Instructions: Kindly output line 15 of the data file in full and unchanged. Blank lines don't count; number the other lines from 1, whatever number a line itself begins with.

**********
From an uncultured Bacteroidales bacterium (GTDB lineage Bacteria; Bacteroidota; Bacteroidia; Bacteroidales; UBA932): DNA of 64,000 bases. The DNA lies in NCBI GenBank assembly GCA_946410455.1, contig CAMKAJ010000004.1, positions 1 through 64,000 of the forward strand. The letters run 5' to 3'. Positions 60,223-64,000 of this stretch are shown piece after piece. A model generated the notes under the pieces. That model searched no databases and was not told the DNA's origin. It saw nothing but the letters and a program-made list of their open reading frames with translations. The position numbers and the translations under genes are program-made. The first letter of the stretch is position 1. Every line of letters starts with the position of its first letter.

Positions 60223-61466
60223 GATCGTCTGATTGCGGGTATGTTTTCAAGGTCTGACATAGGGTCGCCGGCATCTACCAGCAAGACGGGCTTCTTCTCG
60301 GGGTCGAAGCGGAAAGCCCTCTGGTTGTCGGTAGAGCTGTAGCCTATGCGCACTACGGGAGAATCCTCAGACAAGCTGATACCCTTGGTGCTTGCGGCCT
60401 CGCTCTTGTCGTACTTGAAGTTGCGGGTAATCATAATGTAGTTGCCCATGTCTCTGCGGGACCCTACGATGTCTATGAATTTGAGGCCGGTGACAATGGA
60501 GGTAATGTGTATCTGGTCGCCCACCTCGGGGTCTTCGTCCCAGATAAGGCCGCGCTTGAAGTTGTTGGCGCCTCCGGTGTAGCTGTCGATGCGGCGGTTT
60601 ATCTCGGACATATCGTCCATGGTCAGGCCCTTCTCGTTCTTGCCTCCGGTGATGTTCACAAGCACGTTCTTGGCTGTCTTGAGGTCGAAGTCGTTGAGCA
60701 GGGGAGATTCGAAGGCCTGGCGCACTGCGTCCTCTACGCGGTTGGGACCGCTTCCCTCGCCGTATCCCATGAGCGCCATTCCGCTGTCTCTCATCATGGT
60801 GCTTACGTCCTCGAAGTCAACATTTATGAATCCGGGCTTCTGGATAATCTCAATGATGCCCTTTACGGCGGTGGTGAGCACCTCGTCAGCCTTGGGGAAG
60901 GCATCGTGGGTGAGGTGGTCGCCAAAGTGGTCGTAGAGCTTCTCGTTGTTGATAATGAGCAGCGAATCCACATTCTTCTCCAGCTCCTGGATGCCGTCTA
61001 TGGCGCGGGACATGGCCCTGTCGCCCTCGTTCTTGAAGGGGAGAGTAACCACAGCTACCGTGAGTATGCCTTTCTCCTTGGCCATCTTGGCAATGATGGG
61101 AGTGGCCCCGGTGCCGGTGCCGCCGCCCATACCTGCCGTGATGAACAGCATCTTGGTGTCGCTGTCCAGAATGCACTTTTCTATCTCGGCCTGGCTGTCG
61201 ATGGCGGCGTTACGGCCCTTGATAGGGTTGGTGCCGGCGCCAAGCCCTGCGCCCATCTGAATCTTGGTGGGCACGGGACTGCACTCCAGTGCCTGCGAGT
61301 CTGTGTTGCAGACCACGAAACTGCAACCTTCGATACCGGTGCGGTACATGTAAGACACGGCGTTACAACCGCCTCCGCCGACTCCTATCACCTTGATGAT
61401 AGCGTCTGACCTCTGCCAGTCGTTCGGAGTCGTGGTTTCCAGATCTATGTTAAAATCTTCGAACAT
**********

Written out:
61401 AGCGTCTGACCTCTGCCAGTCGTTCGGAGTCGTGGTTTCCAGATCTATGTTAAAATCTTCGAACAT